To create a shared library from a Fortran source file, process the files using the ifort command:
You must specify the -shared option to create the .so file.
You can specify the -o output option to name the output file.
If you omit the -c
option, you will create a shared library (.so
file) directly from the command line in a single step.
If you also omit the -o output option, the file name of the first Fortran file on the command line is used to create the file name of the .so file. You can specify additional options associated with shared library creation.
If you specify the -c option, you will create an object file (.o file) that you can name with the -o option. To create a shared library, process the .o file with ld , specifying certain options associated with shared library creation.
When building shared libraries on Itanium-based systems, you must specify the -fpic option for the compilation of each object file included in the shared library. If this option is not used, the linker will probably issue an error message like @gprel relocation against dynamic symbol.
You can create a shared library (.so) file with a single ifort command:
ifort -shared octagon.f90
The -shared option is required to create a shared library. The name of the source file is octagon.f90. You can specify multiple source files and object files.
The -o option was omitted, so the name of the shared library file is octagon.so.
Since you omitted the -c option, you do not need to specify the standard list of Fortran libraries.
You first must create the .o file, such as octagon.o in the following example:
ifort -c octagon.f90
The file octagon.o is then used as input to the ld command to create the shared library named octagon.so:
ld -shared octagon.o \
-lifport -lifcoremt -limf -lm -lcxa \
-lpthread -lirc -lunwind -lc -lirc_s
Note the following:
The -shared option is required to create a shared library.
The name of the object file is octagon.o. You can specify multiple object (.o) files.
The -lifport option and subsequent options are the standard list of libraries that the ifort command would have otherwise passed to ld. When you create a shared library, all symbols must be resolved.
It is probably a good idea to look at the output of the -dryrun command to find the names of all the libraries used so you can specify them correctly.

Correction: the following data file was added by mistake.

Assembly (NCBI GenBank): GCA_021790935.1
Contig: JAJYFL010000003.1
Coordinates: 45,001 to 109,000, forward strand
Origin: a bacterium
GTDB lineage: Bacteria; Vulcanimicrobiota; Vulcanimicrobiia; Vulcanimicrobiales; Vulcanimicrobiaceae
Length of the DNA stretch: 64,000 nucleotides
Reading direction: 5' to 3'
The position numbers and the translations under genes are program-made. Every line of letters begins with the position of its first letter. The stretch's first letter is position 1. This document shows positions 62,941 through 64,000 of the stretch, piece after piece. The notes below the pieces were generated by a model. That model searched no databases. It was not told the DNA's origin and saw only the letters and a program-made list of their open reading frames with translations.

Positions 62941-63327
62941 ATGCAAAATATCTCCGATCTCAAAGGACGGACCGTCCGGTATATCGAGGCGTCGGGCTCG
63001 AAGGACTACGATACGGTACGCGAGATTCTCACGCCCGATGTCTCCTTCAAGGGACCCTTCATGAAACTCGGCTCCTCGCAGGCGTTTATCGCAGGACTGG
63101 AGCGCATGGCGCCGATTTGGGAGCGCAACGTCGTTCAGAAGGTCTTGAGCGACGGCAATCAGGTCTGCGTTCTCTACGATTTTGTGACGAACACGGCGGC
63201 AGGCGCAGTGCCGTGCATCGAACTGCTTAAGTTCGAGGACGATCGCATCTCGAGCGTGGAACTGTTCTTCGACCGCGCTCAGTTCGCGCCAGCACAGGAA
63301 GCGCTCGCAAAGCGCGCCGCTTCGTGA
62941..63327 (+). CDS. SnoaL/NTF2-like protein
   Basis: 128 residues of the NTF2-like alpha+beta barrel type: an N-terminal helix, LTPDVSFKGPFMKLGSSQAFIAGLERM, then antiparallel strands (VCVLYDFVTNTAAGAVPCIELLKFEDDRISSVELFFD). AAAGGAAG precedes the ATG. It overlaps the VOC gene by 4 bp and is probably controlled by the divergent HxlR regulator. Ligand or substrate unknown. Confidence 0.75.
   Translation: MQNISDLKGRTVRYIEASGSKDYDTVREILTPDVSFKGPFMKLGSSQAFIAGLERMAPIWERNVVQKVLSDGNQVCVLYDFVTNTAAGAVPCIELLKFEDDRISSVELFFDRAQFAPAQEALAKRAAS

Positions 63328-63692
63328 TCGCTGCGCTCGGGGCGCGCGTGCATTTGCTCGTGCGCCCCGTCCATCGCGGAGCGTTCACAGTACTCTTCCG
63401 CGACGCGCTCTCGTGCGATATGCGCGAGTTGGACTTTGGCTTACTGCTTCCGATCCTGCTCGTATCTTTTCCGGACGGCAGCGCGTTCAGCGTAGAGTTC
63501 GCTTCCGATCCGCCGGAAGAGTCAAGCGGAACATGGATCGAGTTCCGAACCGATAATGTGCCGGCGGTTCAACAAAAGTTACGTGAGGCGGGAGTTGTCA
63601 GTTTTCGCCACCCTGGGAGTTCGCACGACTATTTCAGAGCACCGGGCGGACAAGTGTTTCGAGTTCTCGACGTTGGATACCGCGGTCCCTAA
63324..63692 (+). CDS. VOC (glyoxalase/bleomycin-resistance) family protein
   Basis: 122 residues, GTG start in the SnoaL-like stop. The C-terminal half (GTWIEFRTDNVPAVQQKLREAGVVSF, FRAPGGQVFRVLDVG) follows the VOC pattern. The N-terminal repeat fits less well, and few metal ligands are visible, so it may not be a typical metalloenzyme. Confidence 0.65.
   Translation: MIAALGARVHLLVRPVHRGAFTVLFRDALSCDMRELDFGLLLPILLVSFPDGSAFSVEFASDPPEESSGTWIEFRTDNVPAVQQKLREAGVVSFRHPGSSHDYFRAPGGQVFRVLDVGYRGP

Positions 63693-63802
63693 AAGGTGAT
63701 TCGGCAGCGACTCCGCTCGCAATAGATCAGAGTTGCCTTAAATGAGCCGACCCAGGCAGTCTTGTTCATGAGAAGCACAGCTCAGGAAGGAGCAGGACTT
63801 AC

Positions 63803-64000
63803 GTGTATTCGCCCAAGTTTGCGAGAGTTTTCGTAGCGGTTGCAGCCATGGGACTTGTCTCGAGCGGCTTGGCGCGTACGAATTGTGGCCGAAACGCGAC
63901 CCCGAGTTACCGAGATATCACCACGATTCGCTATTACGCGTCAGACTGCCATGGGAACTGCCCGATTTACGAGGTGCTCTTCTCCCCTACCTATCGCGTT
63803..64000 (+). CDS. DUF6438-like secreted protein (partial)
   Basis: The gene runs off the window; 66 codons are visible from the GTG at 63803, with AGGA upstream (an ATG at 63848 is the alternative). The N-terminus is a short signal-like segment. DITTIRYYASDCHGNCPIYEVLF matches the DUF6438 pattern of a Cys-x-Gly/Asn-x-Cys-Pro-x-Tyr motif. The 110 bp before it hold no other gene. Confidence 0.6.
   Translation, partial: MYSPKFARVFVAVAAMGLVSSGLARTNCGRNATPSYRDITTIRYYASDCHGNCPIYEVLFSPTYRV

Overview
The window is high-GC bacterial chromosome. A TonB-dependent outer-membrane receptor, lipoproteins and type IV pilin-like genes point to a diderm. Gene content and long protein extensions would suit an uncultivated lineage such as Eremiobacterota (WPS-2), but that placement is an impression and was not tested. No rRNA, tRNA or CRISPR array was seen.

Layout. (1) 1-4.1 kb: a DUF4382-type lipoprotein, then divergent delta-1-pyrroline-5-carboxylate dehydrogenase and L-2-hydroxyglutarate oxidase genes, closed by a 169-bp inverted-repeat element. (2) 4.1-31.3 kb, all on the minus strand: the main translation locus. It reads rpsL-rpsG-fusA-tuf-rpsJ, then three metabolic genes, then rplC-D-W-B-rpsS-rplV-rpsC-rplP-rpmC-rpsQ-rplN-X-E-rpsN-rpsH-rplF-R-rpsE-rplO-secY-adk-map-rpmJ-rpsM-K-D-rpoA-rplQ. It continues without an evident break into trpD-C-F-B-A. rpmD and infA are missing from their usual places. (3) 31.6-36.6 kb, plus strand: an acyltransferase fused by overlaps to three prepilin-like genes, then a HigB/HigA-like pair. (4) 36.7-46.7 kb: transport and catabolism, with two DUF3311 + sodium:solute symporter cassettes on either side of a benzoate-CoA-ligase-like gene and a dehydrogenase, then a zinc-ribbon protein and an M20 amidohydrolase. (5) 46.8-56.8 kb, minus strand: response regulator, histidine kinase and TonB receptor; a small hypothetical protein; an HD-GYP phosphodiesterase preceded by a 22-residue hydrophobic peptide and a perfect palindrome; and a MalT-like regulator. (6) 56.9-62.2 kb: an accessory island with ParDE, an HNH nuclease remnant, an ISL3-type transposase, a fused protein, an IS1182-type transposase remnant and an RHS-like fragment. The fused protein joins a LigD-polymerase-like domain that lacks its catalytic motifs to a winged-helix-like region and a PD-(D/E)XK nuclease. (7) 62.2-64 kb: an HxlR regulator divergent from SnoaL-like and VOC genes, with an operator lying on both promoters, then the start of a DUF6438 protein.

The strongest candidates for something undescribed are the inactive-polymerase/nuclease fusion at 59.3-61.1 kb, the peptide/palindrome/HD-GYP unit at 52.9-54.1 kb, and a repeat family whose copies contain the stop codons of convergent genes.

You can use the -Qoption command to pass options to ld.
For more information on shared libraries, see Creating Libraries.
See also the ld(1) reference page.
When creating a shared library with ld, be aware of the following restrictions:
Shared libraries must
not be linked with archive libraries.
When creating a shared library, you can only depend on other shared libraries for resolving external references. If you need to reference a routine that currently resides in an archive library, either put that routine in a separate shared library or include it in the shared library being created. You can specify multiple object (.o) files when creating a shared library.
To put a routine in a separate shared library, obtain the source or object file for that routine, recompile if necessary, and create a separate shared library. You can specify an object file when recompiling with the ifort command or when creating the shared library with the ld command.
To include a routine in the shared library being created, put the routine (source or object file) with other source files that make up the shared library and recompile if necessary.
Then create the shared library, making sure that you specify the file containing that routine either during recompilation or when creating the shared library. You can specify an object file when recompiling with the ifort command or when creating the shared library with the ld command.
When creating shared
libraries, all symbols must be defined (resolved).
Because all symbols must be defined to ld when you create a shared library, you must specify the shared libraries on the ld command line, including all standard Intel Fortran libraries (unless you use the -Qoption command). The list of standard Intel Fortran libraries might be specified by using the -lstring option.
Once the shared library is created, it must be installed for private or system-wide use before you run a program that refers to it:
To install a private shared library (when you are testing, for example), set the environment variable LD_LIBRARY_PATH, as described in ld(1).
To install a system-wide shared library, place the shared library file in one of the standard directory paths used by ld. See ld(1).